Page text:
Fashion coming apart at the seams
Just as the British Fashion Council makes a case for Government support, the cuts have come. Josephine Collins takes us through the ins and outs of the funding issues that will have an impact on the UK fashion industry.
The British Fashion Council is up against it. Just a few weeks after one of the most successful London Fashion Weeks for spring/summer 2011, the Government said that it was going to cut the London Development Agency - a body that has come up with millions of pounds of support for British fashion in the past years.
This is not to say that the BFC did not already have future funding issues. Some aspects of the LDA money were time limited. For example, a specific £4.2 million grant was used to support emerging London-based fashion talent through a number of schemes, as well as promote London Fashion Week.
BFC also currently gets backing from UK Trade & Investment. It has supported London Fashion Week since 2002 with funding to help bring international retailers and press to LFW each season, and for the BFC designer showroom during Paris Fashion Week.
Perhaps its most important source of money, however, is from the industry itself - notably high street fashion retailers, department stores and the fashion media.
From Tesco to Harrods and Debenhams and from Arcadia to Selfridges, major UK fashion retailers put money into the project because they understand the links and drivers between the UK's established and emerging designer talent, and the success of fashion retail.
The bad news about the LDA - which was hastily closed down at the end of October - came on the heels of a BFC report making the case for more government support.
According to the Value of the UK Fashion Industry, the direct value of the UK fashion industry to the UK economy is nearly £21 billion. On top of that figure fashion's wider contribution to the economy - known as the indirect, induced and "spillover" effects ranging from IT to tourism - is calculated as more than £16 billion.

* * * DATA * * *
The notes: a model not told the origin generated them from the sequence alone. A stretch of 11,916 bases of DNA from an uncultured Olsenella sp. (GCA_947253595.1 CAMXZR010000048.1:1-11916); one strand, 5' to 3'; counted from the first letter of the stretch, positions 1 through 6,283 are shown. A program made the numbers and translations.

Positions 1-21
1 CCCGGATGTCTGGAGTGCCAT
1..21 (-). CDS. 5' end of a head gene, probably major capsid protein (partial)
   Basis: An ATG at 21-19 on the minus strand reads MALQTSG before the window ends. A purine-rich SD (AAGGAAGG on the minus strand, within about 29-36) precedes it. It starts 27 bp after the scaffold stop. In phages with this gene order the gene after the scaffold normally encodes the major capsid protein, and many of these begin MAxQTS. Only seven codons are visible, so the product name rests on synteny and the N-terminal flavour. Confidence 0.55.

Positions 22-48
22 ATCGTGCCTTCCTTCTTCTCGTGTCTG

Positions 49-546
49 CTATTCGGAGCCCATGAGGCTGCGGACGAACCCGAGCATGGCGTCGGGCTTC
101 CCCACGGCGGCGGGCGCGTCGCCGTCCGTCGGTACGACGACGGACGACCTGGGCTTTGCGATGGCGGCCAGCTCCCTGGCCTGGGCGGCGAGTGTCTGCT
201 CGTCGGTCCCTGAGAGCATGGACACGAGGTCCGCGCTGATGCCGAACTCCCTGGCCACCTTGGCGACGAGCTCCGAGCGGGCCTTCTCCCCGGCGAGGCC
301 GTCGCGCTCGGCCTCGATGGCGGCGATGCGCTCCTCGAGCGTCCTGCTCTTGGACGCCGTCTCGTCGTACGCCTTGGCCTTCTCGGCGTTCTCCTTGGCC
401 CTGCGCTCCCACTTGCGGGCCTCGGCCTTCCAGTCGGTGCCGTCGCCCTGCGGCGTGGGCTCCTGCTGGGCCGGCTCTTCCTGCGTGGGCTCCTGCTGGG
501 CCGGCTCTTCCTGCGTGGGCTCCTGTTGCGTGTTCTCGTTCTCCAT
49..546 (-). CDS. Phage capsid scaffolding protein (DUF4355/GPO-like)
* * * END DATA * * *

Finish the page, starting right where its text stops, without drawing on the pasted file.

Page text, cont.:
Further the report highlights the pivotal role of British design - and its showcase event LFW - in driving innovation and growth within the industry itself, including research and development. It also maintains that the UK's cutting edge design reputation attracts millions of visitors to the UK every year.
The report has some nice facts and figures. It says that fashion is important to the UK economy because it directly employs 816,000 people; is the 15th largest industry (out of 81) in UK - similar in size to the food/beverage services and telecommunications. It is bigger than automotive wholesale and retail, sports activities, chemical manufacture and the advertising/video sectors.
Further, the fashion industry is evolving and innovating; for example, the growth in online fashion retail, sustainable clothing ranges, textile R&D and manufacturing, including high tech performance fabrics.
Also on the plus side, the UK has some of the best fashion colleges, designers and retailers in the world.
But the report was not all positive. The BFC understands the "challenges" for British fashion that sit alongside the creative and economic benefits.
It acknowledges a lack of business skills among many smaller fashion businesses, and a limited awareness of the opportunities in the fashion industry among young people and career advisors.
It sees the negative impact of the long term, limited investment in both fashion manufacturing and the designer sectors, and sees a need to incentivise and encourage growth of the UK manufacturing base.
And London Fashion Week's position as the most "creative" of the fashion catwalk cities is subject to growing international competition, the report says.
BFC chairman, Harold Tillman - a veteran of the fashion industry and chairman of Aquascutum and Jaeger - said: "This is just the first step to creating a detailed national action plan for the fashion industry that will help to support its future growth and success."
At the time, Minister for the Creative Industries, Ed Vaizey, said: "This new research shows that fashion makes a significant contribution to the UK economy and confirms British fashion's status as one of our most important creative industries. I look forward to continuing to work with the British Fashion Council to make sure that the Government does what it can to further support the industry."
That looks a bit empty now, but Tillman has said that he will continue to work with government in the best interests of the fashion industry.
The UK has never been particularly forthcoming in its support for the British fashion industry - rightly so, some people think - but in this era of cuts it will be harder than ever to justify support.
Let's hope that Tillman can convince Government - whether central or London - to continue to support the fashion industry. It certainly does deserve it.